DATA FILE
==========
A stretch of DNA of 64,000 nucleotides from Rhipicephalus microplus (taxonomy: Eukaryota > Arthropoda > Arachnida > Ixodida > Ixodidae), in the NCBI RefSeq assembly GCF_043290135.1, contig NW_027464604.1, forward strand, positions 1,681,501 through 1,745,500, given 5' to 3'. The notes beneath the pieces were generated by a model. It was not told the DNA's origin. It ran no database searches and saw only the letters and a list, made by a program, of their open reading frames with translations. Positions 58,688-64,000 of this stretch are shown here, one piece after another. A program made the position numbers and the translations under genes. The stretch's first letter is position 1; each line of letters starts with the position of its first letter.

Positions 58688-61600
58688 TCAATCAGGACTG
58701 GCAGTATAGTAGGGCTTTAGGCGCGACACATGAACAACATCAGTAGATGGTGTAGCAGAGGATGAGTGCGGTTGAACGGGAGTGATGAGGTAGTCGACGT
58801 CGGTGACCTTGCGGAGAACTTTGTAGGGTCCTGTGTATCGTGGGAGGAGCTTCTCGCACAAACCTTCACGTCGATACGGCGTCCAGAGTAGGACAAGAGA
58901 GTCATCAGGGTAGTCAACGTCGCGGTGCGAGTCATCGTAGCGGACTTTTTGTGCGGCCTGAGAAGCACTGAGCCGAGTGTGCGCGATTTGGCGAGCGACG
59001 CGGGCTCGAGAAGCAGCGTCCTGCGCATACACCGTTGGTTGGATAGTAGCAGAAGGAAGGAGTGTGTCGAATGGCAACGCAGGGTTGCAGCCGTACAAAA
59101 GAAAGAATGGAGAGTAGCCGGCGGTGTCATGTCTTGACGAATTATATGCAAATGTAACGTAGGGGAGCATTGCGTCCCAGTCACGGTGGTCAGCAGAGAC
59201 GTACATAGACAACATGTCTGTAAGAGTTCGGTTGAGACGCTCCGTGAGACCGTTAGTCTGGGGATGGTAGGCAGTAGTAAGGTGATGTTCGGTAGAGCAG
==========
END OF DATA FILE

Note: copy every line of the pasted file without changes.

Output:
A stretch of DNA of 64,000 nucleotides from Rhipicephalus microplus (taxonomy: Eukaryota > Arthropoda > Arachnida > Ixodida > Ixodidae), in the NCBI RefSeq assembly GCF_043290135.1, contig NW_027464604.1, forward strand, positions 1,681,501 through 1,745,500, given 5' to 3'. The notes beneath the pieces were generated by a model. It was not told the DNA's origin. It ran no database searches and saw only the letters and a list, made by a program, of their open reading frames with translations. Positions 58,688-64,000 of this stretch are shown here, one piece after another. A program made the position numbers and the translations under genes. The stretch's first letter is position 1; each line of letters starts with the position of its first letter.

Positions 58688-61600
58688 TCAATCAGGACTG
58701 GCAGTATAGTAGGGCTTTAGGCGCGACACATGAACAACATCAGTAGATGGTGTAGCAGAGGATGAGTGCGGTTGAACGGGAGTGATGAGGTAGTCGACGT
58801 CGGTGACCTTGCGGAGAACTTTGTAGGGTCCTGTGTATCGTGGGAGGAGCTTCTCGCACAAACCTTCACGTCGATACGGCGTCCAGAGTAGGACAAGAGA
58901 GTCATCAGGGTAGTCAACGTCGCGGTGCGAGTCATCGTAGCGGACTTTTTGTGCGGCCTGAGAAGCACTGAGCCGAGTGTGCGCGATTTGGCGAGCGACG
59001 CGGGCTCGAGAAGCAGCGTCCTGCGCATACACCGTTGGTTGGATAGTAGCAGAAGGAAGGAGTGTGTCGAATGGCAACGCAGGGTTGCAGCCGTACAAAA
59101 GAAAGAATGGAGAGTAGCCGGCGGTGTCATGTCTTGACGAATTATATGCAAATGTAACGTAGGGGAGCATTGCGTCCCAGTCACGGTGGTCAGCAGAGAC
59201 GTACATAGACAACATGTCTGTAAGAGTTCGGTTGAGACGCTCCGTGAGACCGTTAGTCTGGGGATGGTAGGCAGTAGTAAGGTGATGTTCGGTAGAGCAG